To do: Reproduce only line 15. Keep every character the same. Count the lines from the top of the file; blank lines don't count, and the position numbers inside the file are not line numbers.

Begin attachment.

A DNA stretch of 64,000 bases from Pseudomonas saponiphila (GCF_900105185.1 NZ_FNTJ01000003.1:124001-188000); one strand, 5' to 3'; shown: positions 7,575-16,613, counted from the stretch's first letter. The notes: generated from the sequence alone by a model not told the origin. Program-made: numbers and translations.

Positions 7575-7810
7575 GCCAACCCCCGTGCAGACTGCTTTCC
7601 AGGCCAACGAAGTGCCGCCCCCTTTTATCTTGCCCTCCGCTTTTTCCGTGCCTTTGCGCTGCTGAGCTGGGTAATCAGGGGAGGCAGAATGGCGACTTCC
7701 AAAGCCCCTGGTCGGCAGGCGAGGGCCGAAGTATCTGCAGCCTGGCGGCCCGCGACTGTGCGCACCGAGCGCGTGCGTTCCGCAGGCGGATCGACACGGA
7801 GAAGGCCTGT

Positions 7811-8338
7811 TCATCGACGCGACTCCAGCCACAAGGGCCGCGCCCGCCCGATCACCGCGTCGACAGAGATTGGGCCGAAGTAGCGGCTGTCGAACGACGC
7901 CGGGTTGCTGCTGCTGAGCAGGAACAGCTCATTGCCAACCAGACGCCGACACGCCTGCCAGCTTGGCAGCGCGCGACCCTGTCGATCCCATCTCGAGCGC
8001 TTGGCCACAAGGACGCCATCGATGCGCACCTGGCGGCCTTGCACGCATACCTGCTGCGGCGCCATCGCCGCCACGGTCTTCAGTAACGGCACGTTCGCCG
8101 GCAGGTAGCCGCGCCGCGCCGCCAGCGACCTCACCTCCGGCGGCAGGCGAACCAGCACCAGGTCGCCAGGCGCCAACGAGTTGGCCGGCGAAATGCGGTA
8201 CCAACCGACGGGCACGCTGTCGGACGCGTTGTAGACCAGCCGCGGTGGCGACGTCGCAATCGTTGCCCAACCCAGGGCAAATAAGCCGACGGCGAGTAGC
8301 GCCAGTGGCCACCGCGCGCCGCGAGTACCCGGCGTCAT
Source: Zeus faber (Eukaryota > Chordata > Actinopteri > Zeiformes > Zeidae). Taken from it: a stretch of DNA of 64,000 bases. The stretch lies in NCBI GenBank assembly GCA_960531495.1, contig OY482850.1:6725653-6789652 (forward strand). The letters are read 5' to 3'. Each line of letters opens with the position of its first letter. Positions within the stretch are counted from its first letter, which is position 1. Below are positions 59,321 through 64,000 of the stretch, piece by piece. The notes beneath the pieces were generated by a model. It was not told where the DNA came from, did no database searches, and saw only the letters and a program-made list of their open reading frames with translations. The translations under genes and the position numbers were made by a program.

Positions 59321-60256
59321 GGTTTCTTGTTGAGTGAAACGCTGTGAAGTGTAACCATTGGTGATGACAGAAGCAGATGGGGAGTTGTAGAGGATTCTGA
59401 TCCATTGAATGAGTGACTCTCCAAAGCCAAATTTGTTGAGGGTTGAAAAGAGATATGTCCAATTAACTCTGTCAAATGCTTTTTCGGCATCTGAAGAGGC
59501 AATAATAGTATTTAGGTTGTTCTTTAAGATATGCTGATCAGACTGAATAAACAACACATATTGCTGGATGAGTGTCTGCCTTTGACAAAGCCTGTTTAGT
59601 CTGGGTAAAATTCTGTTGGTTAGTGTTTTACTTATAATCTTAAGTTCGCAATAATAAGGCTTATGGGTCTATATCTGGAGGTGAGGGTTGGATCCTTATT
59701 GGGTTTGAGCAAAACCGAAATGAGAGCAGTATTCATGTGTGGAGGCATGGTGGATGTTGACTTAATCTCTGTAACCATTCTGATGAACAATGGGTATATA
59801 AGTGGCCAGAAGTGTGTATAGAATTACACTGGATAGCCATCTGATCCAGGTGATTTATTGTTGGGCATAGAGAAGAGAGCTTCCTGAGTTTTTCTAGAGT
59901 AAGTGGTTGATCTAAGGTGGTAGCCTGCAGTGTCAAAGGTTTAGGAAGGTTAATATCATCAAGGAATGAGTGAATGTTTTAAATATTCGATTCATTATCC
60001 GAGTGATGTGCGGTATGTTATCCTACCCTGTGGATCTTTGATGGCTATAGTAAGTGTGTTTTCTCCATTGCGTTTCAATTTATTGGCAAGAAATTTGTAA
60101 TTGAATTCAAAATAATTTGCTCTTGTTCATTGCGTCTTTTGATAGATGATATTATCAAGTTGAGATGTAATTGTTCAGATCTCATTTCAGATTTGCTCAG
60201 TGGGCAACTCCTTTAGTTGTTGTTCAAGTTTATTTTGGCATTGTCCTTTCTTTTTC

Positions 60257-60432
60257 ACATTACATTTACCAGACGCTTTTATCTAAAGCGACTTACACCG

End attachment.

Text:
Positions 59321-60256